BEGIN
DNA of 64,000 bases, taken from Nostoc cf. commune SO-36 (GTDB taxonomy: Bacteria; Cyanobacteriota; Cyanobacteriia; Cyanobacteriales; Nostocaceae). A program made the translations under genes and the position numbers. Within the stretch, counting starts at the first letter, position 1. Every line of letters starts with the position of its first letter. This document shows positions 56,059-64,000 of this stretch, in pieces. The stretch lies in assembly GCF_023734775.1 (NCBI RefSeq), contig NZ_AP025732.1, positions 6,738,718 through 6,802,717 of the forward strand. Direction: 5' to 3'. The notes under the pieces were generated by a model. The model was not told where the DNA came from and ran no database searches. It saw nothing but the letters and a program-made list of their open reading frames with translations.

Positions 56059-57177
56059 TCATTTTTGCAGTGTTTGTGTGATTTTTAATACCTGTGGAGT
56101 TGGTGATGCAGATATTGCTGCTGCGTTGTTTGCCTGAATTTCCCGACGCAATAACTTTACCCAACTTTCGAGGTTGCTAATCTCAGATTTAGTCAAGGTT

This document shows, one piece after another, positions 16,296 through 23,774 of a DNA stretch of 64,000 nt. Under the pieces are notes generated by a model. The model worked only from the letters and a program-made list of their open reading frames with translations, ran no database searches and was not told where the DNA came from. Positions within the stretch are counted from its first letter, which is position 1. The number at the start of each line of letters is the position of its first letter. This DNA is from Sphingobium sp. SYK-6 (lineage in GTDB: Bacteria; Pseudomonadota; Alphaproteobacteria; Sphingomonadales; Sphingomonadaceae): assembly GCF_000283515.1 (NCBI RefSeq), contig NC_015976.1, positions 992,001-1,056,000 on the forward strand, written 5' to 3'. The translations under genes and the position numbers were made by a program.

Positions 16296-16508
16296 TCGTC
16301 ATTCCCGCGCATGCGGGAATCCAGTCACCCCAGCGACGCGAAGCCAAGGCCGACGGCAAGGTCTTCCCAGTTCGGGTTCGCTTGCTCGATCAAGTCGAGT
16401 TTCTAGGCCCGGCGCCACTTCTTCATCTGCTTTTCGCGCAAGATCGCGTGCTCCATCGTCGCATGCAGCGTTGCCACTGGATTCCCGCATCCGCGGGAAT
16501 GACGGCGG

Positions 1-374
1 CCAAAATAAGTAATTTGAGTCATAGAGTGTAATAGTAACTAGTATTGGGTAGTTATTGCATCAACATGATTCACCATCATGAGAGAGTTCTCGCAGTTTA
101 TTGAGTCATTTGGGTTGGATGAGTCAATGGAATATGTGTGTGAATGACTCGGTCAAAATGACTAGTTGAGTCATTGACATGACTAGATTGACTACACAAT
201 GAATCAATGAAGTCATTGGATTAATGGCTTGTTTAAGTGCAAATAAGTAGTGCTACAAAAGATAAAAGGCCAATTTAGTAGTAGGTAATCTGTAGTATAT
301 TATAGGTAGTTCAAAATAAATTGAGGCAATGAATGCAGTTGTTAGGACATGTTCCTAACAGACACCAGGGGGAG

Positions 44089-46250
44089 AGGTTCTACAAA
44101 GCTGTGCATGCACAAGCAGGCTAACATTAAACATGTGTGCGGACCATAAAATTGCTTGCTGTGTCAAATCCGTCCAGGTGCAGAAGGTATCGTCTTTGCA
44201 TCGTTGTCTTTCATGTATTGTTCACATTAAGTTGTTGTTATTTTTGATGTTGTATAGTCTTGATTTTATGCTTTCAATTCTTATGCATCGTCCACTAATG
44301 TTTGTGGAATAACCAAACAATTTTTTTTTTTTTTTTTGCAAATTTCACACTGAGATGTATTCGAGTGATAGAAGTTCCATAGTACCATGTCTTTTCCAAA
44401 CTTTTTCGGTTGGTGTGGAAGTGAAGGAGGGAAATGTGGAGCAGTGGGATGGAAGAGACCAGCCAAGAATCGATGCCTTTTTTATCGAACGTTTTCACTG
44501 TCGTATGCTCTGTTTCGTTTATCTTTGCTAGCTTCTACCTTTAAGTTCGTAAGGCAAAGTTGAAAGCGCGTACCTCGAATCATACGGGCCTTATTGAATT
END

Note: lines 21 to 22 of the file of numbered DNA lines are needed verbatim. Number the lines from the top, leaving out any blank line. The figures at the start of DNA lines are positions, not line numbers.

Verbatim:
44401 CTTTTTCGGTTGGTGTGGAAGTGAAGGAGGGAAATGTGGAGCAGTGGGATGGAAGAGACCAGCCAAGAATCGATGCCTTTTTTATCGAACGTTTTCACTG
44501 TCGTATGCTCTGTTTCGTTTATCTTTGCTAGCTTCTACCTTTAAGTTCGTAAGGCAAAGTTGAAAGCGCGTACCTCGAATCATACGGGCCTTATTGAATT